A frog-like robot that crawls inside your abdomen
April 22, 2013
It is designed to move across the internal abdominal wall of a patient, allowing surgeons to see what they are doing on a real-time video feed.
The tree frog’s feet provide a solution to the critical problem of getting the device to hold onto wet, slippery tissue when it is vertical or upside down. Although it is relatively easy to find ways of sticking to or gripping tissue, the patterns on the frog’s feet offer a way to hold and release a grip without harming the patient.
“Tree frogs have hexagonal patterned channels on their feet that when in contact with a wet surface build capillary bridges, and hence an adhesion force,” said Lead researcher Professor Anne Neville, Royal Academy of Engineering Chair in Emerging Technologies at the University of Leeds. It is the same kind of idea as a beer glass sticking to a beer mat, but the patterns build a large number of adhesion points that allow our robot to move around on a very slippery surface when it is upside down.
“While basic capillary action works to an extent, the adhesion fails as soon as there is movement, so we have looked at the tiny mechanisms used in nature. It is only if you look at the scale of a thousandth of a millimeter, that you can get enough adhesion to give the robust attachment we need.”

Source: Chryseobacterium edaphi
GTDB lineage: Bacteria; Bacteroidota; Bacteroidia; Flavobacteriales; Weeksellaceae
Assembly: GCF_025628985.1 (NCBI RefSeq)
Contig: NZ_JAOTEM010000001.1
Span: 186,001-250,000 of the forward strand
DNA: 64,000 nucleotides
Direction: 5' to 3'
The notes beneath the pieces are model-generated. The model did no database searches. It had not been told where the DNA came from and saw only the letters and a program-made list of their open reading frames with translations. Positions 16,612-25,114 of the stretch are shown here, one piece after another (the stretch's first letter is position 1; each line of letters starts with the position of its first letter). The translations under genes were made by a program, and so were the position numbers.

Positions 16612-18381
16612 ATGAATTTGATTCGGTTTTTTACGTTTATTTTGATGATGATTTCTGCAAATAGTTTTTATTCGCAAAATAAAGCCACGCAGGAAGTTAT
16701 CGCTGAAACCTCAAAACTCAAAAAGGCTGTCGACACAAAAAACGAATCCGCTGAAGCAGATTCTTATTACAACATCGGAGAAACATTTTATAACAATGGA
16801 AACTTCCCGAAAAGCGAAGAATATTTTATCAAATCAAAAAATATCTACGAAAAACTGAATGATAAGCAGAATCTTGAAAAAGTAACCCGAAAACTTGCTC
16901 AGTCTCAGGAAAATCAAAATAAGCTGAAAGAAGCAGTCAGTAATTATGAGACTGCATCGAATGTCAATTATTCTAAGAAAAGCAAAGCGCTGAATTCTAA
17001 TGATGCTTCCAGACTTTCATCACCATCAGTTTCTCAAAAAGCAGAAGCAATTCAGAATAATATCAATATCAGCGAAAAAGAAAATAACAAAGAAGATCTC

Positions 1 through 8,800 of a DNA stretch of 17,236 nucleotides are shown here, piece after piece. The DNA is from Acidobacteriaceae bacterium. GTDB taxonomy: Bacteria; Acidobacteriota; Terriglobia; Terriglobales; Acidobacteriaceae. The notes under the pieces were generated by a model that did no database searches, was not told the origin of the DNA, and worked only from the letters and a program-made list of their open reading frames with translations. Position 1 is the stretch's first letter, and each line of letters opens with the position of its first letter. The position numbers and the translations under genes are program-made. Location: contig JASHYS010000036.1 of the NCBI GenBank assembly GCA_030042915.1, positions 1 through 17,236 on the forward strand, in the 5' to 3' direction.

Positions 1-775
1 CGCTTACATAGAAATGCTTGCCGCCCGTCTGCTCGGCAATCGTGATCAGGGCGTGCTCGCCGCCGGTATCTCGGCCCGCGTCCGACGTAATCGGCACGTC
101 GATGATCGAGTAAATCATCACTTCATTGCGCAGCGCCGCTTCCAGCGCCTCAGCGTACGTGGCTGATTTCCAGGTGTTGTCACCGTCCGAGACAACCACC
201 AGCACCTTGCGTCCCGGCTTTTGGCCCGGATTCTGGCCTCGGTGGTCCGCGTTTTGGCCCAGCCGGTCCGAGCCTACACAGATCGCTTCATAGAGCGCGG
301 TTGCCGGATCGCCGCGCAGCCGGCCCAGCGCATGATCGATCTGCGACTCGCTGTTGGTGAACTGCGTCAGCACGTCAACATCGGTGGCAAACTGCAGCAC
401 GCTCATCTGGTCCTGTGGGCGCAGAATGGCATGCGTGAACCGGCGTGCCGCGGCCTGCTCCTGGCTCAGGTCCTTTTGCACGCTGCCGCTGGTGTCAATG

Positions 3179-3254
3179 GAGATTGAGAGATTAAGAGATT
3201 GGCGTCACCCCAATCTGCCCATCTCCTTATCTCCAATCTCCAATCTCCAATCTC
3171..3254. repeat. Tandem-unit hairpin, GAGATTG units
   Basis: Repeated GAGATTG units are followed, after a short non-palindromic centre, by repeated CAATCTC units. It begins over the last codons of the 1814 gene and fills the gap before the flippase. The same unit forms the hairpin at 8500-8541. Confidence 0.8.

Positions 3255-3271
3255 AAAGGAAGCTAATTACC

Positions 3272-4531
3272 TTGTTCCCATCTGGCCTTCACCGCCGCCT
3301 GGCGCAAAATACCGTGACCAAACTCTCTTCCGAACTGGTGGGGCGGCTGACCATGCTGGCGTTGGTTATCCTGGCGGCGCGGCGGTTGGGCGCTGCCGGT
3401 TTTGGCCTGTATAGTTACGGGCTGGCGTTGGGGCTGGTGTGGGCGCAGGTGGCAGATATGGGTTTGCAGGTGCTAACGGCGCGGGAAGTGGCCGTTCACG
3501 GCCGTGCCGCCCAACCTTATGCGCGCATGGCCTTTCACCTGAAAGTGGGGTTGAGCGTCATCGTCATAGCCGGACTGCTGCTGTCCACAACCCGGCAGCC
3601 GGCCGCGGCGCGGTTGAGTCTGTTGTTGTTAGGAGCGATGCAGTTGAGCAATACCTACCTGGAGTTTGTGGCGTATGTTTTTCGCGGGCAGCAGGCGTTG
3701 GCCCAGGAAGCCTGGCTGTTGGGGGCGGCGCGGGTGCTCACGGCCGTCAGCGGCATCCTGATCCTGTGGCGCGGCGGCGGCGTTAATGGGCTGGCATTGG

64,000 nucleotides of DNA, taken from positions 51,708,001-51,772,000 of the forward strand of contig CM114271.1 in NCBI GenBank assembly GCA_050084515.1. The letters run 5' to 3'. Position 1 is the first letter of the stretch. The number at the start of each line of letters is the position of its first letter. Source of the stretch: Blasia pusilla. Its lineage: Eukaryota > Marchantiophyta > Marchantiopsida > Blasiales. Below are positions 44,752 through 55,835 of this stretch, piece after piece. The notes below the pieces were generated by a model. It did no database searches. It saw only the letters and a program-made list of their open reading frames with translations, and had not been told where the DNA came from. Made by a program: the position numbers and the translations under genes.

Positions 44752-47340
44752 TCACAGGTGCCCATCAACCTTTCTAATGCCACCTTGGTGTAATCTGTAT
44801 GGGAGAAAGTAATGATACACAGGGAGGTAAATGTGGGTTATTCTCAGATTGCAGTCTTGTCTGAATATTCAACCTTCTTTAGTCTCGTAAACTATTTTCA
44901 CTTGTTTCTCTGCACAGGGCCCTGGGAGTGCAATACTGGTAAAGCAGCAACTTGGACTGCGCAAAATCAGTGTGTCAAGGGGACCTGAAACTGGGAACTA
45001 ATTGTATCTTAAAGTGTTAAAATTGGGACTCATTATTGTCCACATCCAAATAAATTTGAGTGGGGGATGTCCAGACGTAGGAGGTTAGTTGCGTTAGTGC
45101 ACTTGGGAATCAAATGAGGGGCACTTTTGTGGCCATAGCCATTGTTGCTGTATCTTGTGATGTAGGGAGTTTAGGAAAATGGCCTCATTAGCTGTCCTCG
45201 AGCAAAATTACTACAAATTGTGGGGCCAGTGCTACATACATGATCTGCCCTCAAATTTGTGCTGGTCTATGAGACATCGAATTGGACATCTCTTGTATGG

The frog-inspired robot has four feet — each capable of holding a maximum of about 15 grams for each square centimeter in contact with a slippery surface. The researchers are aiming for a device that is 20×20×20mm, though they have been working on a prototype that is near double this size.
They are now trying to halve the size of their prototype so that it can fit through the incisions made during keyhole surgery. The prototype’s weight is currently of the order of 20g and can be reduced much further.
The surgical device is one of a number of bio-inspired robots created by University of Leeds’ researchers, including an electric “mole” designed to dig through rubble in disaster zones and a giant robo-worm that mimics the nervous system of a real nematode worm.
The study was funded by a £450,000 grant from the New and Emerging Applications of Technology (NEAT) fund.